Why There's No Need for Food Allergy Hysteria

Sloane Miller Health Guide
  • Are we being hysterical?

    December 13, 2008, professor of medical sociology and attending physician, Dr. Nicholas A Christakis, published an article in the British Medical Journal called "This allergies hysteria is just nuts." He asserts that the "extreme responses" to food allergies and nuts in particular, "...bear many of the hallmarks of mass psychogenic illness (MPI), previously and quaintly known as "epidemic hysteria." MPI is a social network phenomenon involving otherwise healthy people in a cascade of anxiety."

    Hmm, mass hysteria? I don't know that I agree about that exactly. But I do think something very usual is going on here.

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    Dr. Nicholas A Christakis writes of his children's school, which has adopted measures to ensure nut-allergic children's safety such as "...declaring themselves to be entirely "nut free" ... Not only are nuts and staples like peanut butter prohibited from campus, but so too are homemade baked goods or any foods without detailed ingredient labels. School entrances have signs admonishing visitors to wash their hands before entry to avoid contamination. "


    The doctor continues, that "... these responses represent a gross over-reaction to the magnitude of the threat."


    Why does he think there's a "mass hysteria" happening, rather than acknowledging that perhaps all of these kids really are that severely food allergic? My theory is that when Dr Christakis looked at the fears and responses about nut allergies in the school system and the statistical available data available on how many people actually die from ingesting an allergen, he thought the anxiety surrounding the issues seemed disproportionate to the actual risk of death. The numbers he quotes: "...only 150 people (children and adults) die each year from food allergies combined. Compare that with [the] 45,000 who die in motor vehicle collisions. Or compare it with the 10, 000 hospitalisations (sic) of children each year for traumatic brain injuries acquired during sports or the 2000 who drown or the roughly 1300 who die from gun accidents."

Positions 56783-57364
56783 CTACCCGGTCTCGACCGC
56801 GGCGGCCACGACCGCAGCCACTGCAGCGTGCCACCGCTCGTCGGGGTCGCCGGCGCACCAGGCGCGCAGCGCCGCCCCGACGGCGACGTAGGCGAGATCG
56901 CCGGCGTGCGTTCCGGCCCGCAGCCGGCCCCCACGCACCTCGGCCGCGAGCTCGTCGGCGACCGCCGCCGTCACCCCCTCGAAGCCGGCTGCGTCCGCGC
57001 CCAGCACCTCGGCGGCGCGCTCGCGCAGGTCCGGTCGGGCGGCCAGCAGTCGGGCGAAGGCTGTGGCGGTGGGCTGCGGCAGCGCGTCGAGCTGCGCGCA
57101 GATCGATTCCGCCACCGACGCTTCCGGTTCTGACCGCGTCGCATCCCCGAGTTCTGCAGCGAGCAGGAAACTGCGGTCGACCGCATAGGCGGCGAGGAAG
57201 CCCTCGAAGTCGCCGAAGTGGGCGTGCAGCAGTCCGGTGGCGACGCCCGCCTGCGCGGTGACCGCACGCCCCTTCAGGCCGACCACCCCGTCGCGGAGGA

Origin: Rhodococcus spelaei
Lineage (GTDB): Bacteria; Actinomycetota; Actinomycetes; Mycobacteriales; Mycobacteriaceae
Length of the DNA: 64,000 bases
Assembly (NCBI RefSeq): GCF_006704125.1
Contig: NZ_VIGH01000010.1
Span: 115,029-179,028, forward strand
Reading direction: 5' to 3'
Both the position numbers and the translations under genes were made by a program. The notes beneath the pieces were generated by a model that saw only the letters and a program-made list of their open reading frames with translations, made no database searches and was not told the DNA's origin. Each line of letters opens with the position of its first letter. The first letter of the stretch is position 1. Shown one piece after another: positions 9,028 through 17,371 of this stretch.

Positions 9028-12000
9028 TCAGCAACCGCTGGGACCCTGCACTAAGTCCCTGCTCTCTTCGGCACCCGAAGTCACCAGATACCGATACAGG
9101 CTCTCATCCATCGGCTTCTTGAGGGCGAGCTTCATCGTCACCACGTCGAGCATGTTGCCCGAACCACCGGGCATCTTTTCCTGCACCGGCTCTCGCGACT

About those numbers: it's well known within the medical community that anaphylaxis is commonly mis-diagnosed or missed by coroners on death reports, so the number of those who die from severe allergic reactions is probably much higher than the 150 number stated. The same goes for his 2,000 hospitalizations a year due to allergies. (I wonder where he got that number; he doesn't say.)


    According to Dr Christakis, the mass hysteria, "...also encourages more parents to have their children tested, thus detecting mild and meaningless "allergies" to nuts." It seems we think similarly on this point. Not that allergies are meaningless, but that the blood tests and their easy false positive results may not be helping the current situation.


    Personally, I wonder if the allergen blood tests are partly to blame for the spike in "allergies." Blood tests, generally speaking, test sensitivity NOT a probability (see more discussion at the American College of Allergy, Asthma & Immunology). I feel that these tests send parents into an over-protective panic, believing that their child could die if exposed and then you have what Dr Christakis discusses: mass psychogenic illness.


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    What do you think?

Published On: December 17, 2008